Monday, January 31, 2011

Exercise and AIDS

People with AIDS should be extra careful working out. They may be at the stage of their muscles atrophying. Each person will have different reactions to different drugs. Their physicians must be conducted before they start any exercise endeavor. You can find articles on this on www.pubmed.gov. Someone suggested I write a post on this, which I am doing but I am not conducting immense research. The above link will show you the latest, as well as older, studies.

Exercise is not a cure for AIDS. People that are HIV-positive may not have full-blown AIDS. The disease manifests itself differently in each person. However, some studies have found beneficial effects of exercise in HIV-positive individuals. Studies showed that the CD4 cell count increased after 24 months of exercise. See this link with information from Dr. Veljko Velkovic.

The LA Times article today HIV and AIDS Patients Find Exercise Improves Their Health shows that exercise helps persons with AIDS feel better and do more physically. They also cited several studies: a 2006 Massachusetts General Hospital study found that exercise manages symptoms of "metabolic syndrome," which as many as 45 percent of HIV-positive people have. This syndrome increases the likelihood of heart and diabetes complications. A 2005 Columbia University study found that moderate exercise with antiretroviral drugs, led to improved nervous-system function and circulation in HIV-positive persons.

Because I believe there is a lot of truth in mind over matter, exercise can’t be bad for HIV-positive or other people to feel better, breath better, be happier and thereby affect their cells, so I recommend it!

Disclaimer: None of the above information can be taken as a substitute for advice from a medical professional such as a physician.

My third book, Pocket Guide to Fitness, is available on www.louizapatsis.com, http://www.authorhouse.com, www.bn.com and http://www.amazon.com. If you look up my name on those Web sites, you will find my other books The Boy in a Wheelchair and Life, Work and Play: Poems and Short Stories.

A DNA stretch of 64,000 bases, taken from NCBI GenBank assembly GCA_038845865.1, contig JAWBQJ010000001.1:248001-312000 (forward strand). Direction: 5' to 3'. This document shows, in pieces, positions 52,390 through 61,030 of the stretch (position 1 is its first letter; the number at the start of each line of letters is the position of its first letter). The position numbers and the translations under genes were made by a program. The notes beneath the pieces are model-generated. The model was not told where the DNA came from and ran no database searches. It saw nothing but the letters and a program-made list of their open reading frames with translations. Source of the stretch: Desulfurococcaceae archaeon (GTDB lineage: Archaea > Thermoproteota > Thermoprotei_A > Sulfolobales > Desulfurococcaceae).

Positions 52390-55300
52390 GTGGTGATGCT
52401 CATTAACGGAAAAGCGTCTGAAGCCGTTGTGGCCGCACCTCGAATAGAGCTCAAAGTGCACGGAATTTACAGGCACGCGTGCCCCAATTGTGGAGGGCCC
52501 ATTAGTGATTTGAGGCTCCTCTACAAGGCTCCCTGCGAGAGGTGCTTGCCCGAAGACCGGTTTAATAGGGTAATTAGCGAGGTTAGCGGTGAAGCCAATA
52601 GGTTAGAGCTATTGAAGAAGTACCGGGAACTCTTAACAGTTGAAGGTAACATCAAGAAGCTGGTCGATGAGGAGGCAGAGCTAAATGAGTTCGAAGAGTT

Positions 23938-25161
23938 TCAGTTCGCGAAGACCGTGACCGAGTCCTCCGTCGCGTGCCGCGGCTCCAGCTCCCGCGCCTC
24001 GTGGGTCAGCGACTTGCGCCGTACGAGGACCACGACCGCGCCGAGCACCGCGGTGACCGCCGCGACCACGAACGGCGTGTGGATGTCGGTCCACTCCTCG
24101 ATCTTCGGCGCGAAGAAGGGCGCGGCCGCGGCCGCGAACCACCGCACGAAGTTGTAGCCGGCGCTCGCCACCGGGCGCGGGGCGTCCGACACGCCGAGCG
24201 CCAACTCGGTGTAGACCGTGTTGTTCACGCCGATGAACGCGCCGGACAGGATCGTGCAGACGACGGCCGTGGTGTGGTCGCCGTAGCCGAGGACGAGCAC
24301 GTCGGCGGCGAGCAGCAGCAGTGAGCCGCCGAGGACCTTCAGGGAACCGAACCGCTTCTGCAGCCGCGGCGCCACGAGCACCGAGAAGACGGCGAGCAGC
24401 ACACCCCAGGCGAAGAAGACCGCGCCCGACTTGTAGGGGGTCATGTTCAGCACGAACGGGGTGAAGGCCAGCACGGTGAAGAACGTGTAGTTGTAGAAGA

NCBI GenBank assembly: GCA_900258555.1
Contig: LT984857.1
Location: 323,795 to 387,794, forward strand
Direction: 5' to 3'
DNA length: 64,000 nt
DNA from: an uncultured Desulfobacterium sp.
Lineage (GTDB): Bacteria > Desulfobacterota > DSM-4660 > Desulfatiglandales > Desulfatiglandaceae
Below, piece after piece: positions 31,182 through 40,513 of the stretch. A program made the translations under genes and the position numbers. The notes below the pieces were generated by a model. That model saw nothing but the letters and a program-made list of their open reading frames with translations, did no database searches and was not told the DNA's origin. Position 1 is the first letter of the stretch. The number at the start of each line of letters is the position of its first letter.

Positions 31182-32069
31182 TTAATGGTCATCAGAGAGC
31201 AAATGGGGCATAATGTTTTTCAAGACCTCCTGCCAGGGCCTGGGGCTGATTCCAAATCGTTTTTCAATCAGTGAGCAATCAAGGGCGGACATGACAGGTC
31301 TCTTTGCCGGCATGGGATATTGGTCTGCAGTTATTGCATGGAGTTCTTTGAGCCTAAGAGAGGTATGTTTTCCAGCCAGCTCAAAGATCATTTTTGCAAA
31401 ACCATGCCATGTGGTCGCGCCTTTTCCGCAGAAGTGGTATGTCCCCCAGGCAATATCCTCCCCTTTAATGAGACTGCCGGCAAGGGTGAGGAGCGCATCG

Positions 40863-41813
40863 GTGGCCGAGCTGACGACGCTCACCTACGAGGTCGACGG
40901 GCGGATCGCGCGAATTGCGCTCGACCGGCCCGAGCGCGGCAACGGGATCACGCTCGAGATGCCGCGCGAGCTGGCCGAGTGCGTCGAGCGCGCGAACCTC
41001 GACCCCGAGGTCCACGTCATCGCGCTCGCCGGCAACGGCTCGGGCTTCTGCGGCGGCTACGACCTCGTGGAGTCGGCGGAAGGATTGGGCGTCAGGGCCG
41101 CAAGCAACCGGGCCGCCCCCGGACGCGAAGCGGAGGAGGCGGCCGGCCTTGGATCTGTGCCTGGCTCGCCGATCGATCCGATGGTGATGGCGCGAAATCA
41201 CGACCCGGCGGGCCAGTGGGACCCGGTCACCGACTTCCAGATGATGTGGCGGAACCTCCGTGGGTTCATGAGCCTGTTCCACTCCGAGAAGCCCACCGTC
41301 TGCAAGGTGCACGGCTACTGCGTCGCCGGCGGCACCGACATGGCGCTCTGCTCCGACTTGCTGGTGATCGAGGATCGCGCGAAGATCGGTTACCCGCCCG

Great Web Site on Supplements

Here is a great Web site on supplements, posted by fellow fitness trainer, Joe Canone, who has a degree in biochemistry. Joe, as I do, thinks that the Food and Drug Administration, or another body, should regulate supplements. Many people are gullible or may experience side effects, especially if they take too many supplements. Already, the first post on Vitamin B12 is great. http://www.google.com/search?q=joe+canone+supplements&ie=utf-8&oe=utf-8&aq=t&rls=org.mozilla:en-US:official&client=firefox-a

Disclaimer: None of the above information can be taken as a substitute for advice from a medical professional such as a physician.

My third book, Pocket Guide to Fitness, is available on www.louizapatsis.com, http://www.authorhouse.com, www.bn.com and http://www.amazon.com. If you look up my name on those Web sites, you will find my other books The Boy in a Wheelchair and Life, Work and Play: Poems and Short Stories.

Wednesday, January 26, 2011

Microbes in Our Guts

In the December 17, 2010 issue of Science was great in summing up the past year's events. One article was about all the microbes we have in our gut. I have been using sterilizer for a while, even before it became common in libraries, schools and gyms. I saw a news show portion weeks ago about how it is not good to overuse it, since we may then not build up immunity to microbes on our own, and since we have many microbes in us anyway.

I thought of that when I read the Science article by Elizabeth Pennisi. She talked about 200 Nobel Laureate's Joshua Lederberg's call to think of organisms like us with many tiny ones living symbiotically with us as superorganisms, rather than the we are good and they are bad usual thinking.